Python 3 is killing Python

MRAB python at
Tue Jul 15 00:47:14 CEST 2014

On 2014-07-14 23:12, Rick Johnson wrote:
> On Wednesday, May 28, 2014 3:15:45 PM UTC-5, Chris Angelico wrote:
>> On Thu, May 29, 2014 at 5:58 AM, Larry Martell wrote:
>>> No company that I work for is using python 3 - they just have too
>>> much of an investment in a python 2 code base to switch. I'm just
>>> saying.
>> And that's not a problem. Every whinging blog author seems to
>> forget [...] Or maybe the complaint is that there are fancy new
>> features in Python 3.x that aren't in 2.7? Oh wait, that directly
>> contradicts the whine. So if Python 3 has added nothing, what's the
>> rush to move onto it?
> What's wrong with people wanting new features WITHOUT suffering
> through the headaches of porting code? I think your missing the point
> Chris.
> You and i both know that most of the features could be added without
> breaking Python, but the choice was made to break Python anyway, and
> that would have been fine IF the powers that be would have REALLY
> made Python better, but they only "slightly" improved the language!
> Look, along the course of ANY learning curve, a designer, or an
> artist, or an engineer, is going to realize he made some catastrophic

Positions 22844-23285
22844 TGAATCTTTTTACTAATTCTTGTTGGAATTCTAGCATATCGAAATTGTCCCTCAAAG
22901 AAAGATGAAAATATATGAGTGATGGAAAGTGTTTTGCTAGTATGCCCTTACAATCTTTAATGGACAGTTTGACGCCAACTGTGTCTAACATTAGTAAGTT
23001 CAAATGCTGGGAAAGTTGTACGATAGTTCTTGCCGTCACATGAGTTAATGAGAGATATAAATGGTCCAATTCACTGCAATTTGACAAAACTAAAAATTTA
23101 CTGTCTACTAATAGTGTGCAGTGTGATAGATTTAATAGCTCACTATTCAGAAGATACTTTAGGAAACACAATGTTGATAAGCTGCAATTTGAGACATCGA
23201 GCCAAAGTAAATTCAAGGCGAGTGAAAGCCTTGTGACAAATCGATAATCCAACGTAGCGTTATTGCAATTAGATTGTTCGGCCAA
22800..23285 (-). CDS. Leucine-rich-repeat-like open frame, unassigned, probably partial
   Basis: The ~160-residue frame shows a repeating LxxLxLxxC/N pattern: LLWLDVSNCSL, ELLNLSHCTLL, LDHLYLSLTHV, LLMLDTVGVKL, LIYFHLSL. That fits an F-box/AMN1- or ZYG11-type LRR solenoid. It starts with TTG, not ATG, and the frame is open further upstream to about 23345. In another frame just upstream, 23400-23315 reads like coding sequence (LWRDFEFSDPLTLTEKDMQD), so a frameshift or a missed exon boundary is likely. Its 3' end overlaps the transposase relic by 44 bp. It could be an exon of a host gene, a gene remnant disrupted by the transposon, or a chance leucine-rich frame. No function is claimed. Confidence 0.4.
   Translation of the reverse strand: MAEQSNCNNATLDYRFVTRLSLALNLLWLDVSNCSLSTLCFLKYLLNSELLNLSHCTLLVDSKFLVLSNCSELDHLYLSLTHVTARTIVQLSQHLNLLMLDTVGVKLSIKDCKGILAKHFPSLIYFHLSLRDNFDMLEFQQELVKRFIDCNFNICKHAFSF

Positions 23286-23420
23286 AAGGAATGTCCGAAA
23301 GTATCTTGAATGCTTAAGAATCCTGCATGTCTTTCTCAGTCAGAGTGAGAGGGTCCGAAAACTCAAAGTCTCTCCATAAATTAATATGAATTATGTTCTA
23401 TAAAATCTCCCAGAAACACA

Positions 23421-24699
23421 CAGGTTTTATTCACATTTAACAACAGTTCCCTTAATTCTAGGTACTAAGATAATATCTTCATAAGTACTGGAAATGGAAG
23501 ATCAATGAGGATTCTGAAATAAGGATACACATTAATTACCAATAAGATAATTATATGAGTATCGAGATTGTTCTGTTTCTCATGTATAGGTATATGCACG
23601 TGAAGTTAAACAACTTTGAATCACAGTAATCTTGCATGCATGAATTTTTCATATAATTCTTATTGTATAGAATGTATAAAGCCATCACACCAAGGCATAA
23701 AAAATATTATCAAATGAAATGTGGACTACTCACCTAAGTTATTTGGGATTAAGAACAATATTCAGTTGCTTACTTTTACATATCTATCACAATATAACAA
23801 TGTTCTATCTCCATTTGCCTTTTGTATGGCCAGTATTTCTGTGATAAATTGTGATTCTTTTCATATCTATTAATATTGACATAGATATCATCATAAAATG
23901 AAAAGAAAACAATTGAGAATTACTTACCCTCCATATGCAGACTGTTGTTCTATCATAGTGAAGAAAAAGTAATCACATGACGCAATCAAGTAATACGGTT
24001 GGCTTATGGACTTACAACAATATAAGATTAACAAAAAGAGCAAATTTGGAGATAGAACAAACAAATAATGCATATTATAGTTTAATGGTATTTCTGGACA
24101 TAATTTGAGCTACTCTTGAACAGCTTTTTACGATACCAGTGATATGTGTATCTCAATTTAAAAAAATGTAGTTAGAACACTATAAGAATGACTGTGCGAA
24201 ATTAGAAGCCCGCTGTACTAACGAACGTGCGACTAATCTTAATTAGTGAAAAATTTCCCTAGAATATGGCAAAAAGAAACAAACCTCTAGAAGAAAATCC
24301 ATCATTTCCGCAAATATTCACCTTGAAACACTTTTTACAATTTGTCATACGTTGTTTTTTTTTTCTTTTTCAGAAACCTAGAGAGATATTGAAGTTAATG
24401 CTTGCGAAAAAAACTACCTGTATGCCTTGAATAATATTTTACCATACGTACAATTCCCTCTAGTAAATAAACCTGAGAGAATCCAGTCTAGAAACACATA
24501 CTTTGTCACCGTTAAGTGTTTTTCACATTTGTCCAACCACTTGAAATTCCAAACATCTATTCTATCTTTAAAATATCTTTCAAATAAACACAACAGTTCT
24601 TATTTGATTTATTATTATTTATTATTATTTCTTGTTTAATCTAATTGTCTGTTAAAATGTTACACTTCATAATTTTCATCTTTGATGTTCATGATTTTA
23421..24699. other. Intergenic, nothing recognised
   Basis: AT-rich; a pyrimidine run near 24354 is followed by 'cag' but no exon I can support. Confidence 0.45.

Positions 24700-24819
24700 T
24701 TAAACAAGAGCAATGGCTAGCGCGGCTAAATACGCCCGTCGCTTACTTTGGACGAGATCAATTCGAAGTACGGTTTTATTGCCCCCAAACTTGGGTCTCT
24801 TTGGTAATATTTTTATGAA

> mistakes -- okay, no problem, we are ALL but human after all, even
> the "Anointed One" is not beyond mistakes, HOWEVER, the choice to
> fracture a community over "minor improvements" was a poor choice and
> i think some "owning up" is in order!
> Also, this "idea" of yours that people should just shut up and do
> what the "regime" commands, is just utter nonsense. Python is a
> public offering, and as such is equally subject to both praise and
> ridicule.
> If the "powers that be" cannot handle the heat, then they should
> withdraw Python from the public and then they can decree any
> ridiculous fascist rules they please, until then, what's that old
> adage about "reaping" and "sewing"...?
Why it should "they" withdraw it (whatever that means)?

"They" are entitled to keep it public if they want to.

Those who aren't interested are not obliged to take any notice of it,
and any group or individual who wants to develop Python 2 further can
just fork Python 2.7 and continue from there.

> QUESTION: "What's worse than fracturing a community?"
> ANSWER: "Creating a leadership vacuum."
> --And nature *abhors* a vacuum!
> Besides, "opposing and competing forces" are a fundamental part of
> evolution (psst: do you remember that little thing called "evolution"
> Chris?) and so we must NEVER forget the absolute necessity of
> dissent! Just think of what our world would be like if every idea was
> NOT placed under the microscope for scrutiny.
Evolution is also about competition, and there's nothing stopping
someone creating a fork of Python 2 to compete with Python 3.

BTW, that's "SHUDDER", not "SHUTTER".

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